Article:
I've always found the notion of peer review of philosophy journal articles a bit suspect. I also find it ludicrous that the phrase 'peer reviewed' is taken by some people to be a mark of quality assurance. A good editor is surely better than an incompetent anonymous peer in this respect.
One basic flaw in the peer review process is the selection of people to do the peer reviewing: are they competent, biased, awake, rivalrous, too busy with their own work to read to the end? The trouble is, we can't get reliable information on this sort of thing as they are almost always anonymous and unaccountable. Do we trust that editors always get great reviewers? It seems unlikely that they will be able to get many eminent thinkers to devote their time to sifting through the huge slush pile of articles generated by RAE pressure in the UK. Judging by the huge quantity of tedious and poorly written drivel that gets through the process of peer review and into print in philosophy journals, something isn 't working here.
Obviously if the reviews contain good arguments and criticisms these can be judged more or less independently of their source. But such reviews are not particularly common. Praise and acceptance from a mediocrity who doesn't completely grasp the topic is very likely as meaningless as condemnation and rejection by the same individual. But praise or rejection from someone who is a major player in the field - that might mean something. It might also sharpen up the process if named people could be held to account for their views.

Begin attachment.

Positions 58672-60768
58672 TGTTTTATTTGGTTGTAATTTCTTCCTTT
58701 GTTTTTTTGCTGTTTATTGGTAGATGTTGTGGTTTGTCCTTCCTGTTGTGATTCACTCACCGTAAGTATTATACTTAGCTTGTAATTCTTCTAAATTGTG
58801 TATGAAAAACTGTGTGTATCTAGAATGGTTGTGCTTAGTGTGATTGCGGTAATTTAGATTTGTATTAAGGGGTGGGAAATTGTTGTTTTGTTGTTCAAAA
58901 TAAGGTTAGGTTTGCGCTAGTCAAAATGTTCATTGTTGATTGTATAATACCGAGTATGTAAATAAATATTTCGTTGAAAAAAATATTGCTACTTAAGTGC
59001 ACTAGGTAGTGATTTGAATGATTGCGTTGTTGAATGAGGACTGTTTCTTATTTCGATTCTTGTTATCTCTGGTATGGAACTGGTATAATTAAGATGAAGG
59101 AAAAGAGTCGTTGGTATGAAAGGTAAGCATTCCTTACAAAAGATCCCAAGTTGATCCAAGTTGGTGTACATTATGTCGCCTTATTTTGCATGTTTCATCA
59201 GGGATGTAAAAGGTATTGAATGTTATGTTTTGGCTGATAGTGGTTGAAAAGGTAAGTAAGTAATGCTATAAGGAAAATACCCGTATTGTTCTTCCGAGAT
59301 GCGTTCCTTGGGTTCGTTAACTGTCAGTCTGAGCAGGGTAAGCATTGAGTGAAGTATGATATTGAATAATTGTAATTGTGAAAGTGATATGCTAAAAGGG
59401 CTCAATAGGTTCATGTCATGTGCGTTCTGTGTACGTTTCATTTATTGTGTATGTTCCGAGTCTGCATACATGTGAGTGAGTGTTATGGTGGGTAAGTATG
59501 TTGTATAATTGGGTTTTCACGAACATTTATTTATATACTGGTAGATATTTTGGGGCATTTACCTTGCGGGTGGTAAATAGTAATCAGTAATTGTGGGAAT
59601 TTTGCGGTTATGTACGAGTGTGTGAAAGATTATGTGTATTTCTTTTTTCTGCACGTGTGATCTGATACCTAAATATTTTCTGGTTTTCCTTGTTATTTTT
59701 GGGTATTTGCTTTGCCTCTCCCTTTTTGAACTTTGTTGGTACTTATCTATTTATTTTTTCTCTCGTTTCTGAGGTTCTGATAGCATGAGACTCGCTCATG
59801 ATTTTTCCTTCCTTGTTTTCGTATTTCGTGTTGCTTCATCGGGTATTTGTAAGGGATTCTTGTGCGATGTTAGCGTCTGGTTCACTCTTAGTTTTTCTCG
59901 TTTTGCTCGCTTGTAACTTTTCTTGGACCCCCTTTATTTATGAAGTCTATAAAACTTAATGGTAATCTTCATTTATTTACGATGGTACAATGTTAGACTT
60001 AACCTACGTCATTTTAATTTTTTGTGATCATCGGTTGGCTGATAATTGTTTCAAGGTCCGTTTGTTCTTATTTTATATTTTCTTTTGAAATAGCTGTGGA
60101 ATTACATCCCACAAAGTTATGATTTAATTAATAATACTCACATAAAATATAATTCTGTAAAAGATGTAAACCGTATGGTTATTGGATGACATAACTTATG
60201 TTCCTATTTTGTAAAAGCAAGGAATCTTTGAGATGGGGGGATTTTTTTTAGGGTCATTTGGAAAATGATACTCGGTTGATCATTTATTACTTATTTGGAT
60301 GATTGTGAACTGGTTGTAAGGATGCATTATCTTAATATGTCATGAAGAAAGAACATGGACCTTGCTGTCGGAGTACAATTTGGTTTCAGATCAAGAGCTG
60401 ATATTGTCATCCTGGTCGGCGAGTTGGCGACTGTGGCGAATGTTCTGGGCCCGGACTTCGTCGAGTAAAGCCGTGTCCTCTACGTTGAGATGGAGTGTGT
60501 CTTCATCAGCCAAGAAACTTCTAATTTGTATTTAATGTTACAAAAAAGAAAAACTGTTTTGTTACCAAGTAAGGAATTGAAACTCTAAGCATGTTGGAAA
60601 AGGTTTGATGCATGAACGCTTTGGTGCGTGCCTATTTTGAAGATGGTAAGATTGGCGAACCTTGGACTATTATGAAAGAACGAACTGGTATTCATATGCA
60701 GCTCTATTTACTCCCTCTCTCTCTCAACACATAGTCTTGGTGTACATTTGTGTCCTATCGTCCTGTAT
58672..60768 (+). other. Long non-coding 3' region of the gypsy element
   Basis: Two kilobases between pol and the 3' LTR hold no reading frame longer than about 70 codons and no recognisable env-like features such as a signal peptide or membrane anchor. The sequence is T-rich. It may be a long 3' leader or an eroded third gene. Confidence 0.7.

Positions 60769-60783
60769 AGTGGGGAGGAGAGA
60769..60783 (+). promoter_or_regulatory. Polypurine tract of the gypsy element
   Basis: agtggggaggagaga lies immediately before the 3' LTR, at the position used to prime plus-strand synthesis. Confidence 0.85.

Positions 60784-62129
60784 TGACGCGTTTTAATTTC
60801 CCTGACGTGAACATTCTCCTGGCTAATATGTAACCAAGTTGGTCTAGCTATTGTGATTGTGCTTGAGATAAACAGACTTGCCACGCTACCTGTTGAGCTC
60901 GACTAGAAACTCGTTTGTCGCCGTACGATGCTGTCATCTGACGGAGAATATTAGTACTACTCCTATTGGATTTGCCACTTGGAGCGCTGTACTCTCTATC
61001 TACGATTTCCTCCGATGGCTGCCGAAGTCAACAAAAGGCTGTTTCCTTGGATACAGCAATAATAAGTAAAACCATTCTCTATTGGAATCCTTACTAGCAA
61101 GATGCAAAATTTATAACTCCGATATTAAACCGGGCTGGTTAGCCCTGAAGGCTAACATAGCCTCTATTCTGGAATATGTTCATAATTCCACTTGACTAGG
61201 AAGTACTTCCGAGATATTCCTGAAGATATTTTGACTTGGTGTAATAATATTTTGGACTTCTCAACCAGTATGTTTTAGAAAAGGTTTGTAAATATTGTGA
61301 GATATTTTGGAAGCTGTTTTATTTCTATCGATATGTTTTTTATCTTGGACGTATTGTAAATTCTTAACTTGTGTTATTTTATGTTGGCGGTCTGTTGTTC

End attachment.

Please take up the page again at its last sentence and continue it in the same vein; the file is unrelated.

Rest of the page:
Better still, why don't we bypass journals altogether and just publish all our views on the Internet as we choose. Let our peers review these after the event (if they feel like it) and in the open (or before, by private arrangement, if we are shy about making fools of ourselves). That might re-invigorate the subject and the ways in which we express ourselves.
A programme that just went out on BBC Radio 4,'Peer Review in the Dock' and which you can listen to again here for the next 7 days, revealed how much more dangerous faith in the peer review process is in areas such as medicine. It also refers to evidence that peer review is not a reliable mark of quality...far from it.
See also some useful links in Tim Crane's comments below.